What are Unemployment Benefits?
Unemployment benefits are offered through California’s Employment Development Department (called the “EDD”). Employers pay a tax to the EDD for every one of their employees. That tax covers, in part, unemployment insurance benefits paid to eligible terminated employees. The purpose of the tax is to provide the employee with some compensation while unemployed.
How much do benefits pay?
Benefits do not pay as much as you earned at your old job. Benefits range from $50.00 per week to $1,129.00 per week. It all depends on the amount paid while employed. High-wage earners get paid more than minimum wage earners. Benefits last up to one year. Benefits are now paid to the employee through an individual debit card at Bank of America, not by check.
Can I get benefits if I was fired “for cause”?
In most cases, yes. Unemployment benefits are not paid to employees fired for “misconduct.” However, the legal definition of “misconduct” is narrow. Misconduct is more similar to deliberate and obvious wrongdoing. Examples may include drinking on the job, falsifying records, stealing from an employer, fighting with other employees, and insubordination. Ordinary poor performance, employee mistakes, and most “for cause” terminations do not justify a denial ofbenefits.
As an illustration, Arnie is a construction worker for Wave City Construction in Santa Cruz. Arnie is assigned the job of digging post holes for a residential fencing job. Arnie is clearly and repeatedly told by his boss, Gilbert, to not break any underground water and gas pipes. Arnie is even provided a metal detector to locate the pipes in advance. Unfortunately, Arnie ruptures a water line. The customer is very upset and terminates its large contract with Wave City Construction. Arnie truthfully admits to his mistake, but Gilbert fires Arnie on the spot.
Was Arnie fired for cause? You bet. Did Arnie make a very expensive mistake? Sure. Did Arnie deserve to get fired? Probably. However, Arnie would still be eligible for unemployment benefits because his poor performance does not sink to the level of misconduct.
What does the employee need to do to receive and keep getting benefits?
First, an employee must apply for benefits, which can be done online. Then an employee must actively look for a new job and be “able and available” to accept work. An employee’s job search efforts are tracked by the EDD through a form provided by the EDD that needs to be completed and signed every week.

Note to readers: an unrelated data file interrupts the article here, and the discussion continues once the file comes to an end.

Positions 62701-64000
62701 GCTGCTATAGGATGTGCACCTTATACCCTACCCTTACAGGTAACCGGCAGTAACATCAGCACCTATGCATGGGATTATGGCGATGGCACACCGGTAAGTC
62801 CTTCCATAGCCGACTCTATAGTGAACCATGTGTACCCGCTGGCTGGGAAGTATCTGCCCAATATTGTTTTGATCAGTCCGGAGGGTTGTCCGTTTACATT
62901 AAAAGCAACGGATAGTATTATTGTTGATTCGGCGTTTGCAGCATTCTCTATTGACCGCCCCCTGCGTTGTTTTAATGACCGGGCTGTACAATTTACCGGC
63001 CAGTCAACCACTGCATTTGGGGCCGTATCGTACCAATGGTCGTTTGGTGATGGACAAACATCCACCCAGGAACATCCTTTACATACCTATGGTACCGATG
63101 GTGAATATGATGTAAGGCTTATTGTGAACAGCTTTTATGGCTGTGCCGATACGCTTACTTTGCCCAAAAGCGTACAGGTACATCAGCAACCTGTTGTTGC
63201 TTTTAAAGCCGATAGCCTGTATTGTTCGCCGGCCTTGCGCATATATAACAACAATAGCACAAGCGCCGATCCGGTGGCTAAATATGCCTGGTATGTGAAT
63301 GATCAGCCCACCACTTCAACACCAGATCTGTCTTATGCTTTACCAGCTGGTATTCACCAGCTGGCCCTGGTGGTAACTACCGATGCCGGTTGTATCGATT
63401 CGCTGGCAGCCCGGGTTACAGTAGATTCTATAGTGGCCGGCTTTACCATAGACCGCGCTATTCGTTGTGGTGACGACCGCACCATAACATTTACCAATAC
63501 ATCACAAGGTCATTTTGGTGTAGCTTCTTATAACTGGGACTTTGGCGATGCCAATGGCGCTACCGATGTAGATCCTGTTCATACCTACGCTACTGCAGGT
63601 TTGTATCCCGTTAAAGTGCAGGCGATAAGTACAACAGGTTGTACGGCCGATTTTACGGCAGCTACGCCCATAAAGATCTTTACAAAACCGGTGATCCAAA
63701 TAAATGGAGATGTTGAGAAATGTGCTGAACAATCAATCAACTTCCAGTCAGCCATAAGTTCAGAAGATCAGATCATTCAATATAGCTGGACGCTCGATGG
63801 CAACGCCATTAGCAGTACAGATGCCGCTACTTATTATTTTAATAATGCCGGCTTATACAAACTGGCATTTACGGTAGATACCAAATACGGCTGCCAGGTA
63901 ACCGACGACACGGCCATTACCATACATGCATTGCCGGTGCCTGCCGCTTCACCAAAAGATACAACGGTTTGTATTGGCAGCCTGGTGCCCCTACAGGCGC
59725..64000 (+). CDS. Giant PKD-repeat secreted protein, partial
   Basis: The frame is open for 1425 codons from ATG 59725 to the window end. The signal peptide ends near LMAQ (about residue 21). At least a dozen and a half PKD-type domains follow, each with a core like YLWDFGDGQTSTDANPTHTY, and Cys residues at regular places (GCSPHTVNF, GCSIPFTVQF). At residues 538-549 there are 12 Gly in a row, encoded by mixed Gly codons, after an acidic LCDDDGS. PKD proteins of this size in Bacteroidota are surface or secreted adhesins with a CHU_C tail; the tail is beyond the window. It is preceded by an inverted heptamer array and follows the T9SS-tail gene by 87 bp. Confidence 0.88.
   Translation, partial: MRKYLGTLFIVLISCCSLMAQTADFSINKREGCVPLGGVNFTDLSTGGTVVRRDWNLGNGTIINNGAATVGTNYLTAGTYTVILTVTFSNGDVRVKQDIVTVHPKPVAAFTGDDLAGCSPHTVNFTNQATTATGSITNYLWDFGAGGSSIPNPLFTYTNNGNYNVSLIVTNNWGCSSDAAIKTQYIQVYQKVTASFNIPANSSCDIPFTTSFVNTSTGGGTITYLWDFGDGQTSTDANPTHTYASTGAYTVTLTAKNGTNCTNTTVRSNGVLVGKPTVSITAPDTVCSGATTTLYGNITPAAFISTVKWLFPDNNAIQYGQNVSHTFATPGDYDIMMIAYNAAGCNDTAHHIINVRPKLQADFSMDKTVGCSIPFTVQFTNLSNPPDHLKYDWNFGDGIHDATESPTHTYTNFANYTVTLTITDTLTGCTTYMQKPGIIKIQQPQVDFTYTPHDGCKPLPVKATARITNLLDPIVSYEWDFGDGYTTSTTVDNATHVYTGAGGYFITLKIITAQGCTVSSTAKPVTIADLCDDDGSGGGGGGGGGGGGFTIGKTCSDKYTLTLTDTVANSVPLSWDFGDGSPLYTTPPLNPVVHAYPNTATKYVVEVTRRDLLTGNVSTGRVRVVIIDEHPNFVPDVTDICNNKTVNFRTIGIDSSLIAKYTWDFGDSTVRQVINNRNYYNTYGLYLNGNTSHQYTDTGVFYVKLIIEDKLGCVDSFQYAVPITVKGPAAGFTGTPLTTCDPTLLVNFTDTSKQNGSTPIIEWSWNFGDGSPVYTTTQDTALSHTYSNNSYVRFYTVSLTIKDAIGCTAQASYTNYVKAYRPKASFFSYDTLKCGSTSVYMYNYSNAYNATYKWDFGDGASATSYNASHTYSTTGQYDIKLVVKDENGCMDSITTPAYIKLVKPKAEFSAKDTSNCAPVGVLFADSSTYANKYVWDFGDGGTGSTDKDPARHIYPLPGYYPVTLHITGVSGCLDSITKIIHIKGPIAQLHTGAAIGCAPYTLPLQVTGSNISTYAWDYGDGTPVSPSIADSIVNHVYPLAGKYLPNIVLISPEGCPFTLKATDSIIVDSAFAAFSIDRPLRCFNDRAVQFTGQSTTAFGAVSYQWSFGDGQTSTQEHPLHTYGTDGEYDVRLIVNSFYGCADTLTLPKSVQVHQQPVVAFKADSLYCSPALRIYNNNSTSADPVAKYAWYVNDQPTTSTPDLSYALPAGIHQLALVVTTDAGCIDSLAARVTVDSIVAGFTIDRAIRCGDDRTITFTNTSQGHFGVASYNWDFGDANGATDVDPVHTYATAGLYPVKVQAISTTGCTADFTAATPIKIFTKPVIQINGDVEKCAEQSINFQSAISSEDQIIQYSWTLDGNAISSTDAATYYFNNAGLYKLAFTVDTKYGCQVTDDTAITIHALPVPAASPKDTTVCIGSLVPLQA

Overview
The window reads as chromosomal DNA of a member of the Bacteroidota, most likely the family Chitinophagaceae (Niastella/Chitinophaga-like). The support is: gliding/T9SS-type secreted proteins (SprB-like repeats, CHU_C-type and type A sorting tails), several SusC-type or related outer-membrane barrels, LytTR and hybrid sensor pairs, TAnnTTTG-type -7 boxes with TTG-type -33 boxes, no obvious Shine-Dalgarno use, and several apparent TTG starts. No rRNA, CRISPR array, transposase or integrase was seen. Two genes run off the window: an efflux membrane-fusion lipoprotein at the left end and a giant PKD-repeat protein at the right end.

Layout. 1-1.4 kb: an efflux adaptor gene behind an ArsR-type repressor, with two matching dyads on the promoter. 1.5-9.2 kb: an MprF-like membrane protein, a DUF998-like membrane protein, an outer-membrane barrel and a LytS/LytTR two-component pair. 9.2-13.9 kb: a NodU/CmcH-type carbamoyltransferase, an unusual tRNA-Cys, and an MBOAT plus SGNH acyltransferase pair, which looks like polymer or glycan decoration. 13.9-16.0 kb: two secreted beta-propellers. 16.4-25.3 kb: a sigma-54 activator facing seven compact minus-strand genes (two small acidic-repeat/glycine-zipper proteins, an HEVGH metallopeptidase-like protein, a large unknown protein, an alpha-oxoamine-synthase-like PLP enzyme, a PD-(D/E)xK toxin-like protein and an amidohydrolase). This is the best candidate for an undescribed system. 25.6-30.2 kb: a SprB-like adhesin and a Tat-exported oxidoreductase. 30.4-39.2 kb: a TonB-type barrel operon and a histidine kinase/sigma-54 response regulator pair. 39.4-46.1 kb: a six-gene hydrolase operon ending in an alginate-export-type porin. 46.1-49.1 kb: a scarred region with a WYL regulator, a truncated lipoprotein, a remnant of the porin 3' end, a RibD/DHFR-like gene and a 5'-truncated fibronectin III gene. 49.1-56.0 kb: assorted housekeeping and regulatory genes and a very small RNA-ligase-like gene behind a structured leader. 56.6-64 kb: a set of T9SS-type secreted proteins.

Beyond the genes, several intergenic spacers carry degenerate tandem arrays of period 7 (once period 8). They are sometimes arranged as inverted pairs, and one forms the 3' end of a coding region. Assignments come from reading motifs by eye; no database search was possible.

It is critical that employees honestly and accurately document their efforts to find a new job and that they timely return any information to the EDD.
If an employee locates “suitable employment” in his or her customary line of work, the employment benefits cease.
What should I do if my benefits are denied?
Even though most employees are eligible to receive benefits, benefits are sometimes denied by EDD. There are typically three reasons behind the denial of benefits. First, the EDD is the perhaps the largest, busiest, and most unruly bureaucracy in California. The first line employees at EDD will often spend just a few minutes on a case before deciding to approve or deny benefits. The employees at EDD can make mistakes leading to a denial of benefits.
Second, vindictive or cheap employers will often contest an employee’s right to benefits. Some employers will provide false information to the EDD about poor performance or misconduct to cause a denial of benefits. Employers also have a financial incentive to contest your benefits.
Third, the denial could have been legitimate. For example, benefits could be properly denied if an employee voluntarily quits their job.
If benefits are denied, you should immediately contact an employment law attorney to help you. In the process of answering your questions about unemployment benefits, an employment law attorney may be able to identify valuable claims for wrongful termination or unpaid overtime that you never knew you had.
Employees have thirty days to appeal a denial of benefits. Employees will then have an opportunity to present their case in-person to an administrative law judge in a mini-trial. The trial is held in an office-like environment at one of the many EDD facilities, including one in Salinas (for Monterey-based employees) and one in San Jose (for Santa Cruz-based employees).
Are you a Monterey, Salinas, San Benito, or Santa Cruz County employee who has been terminated? Contact the Law Office of Brian Mathias for a consultation.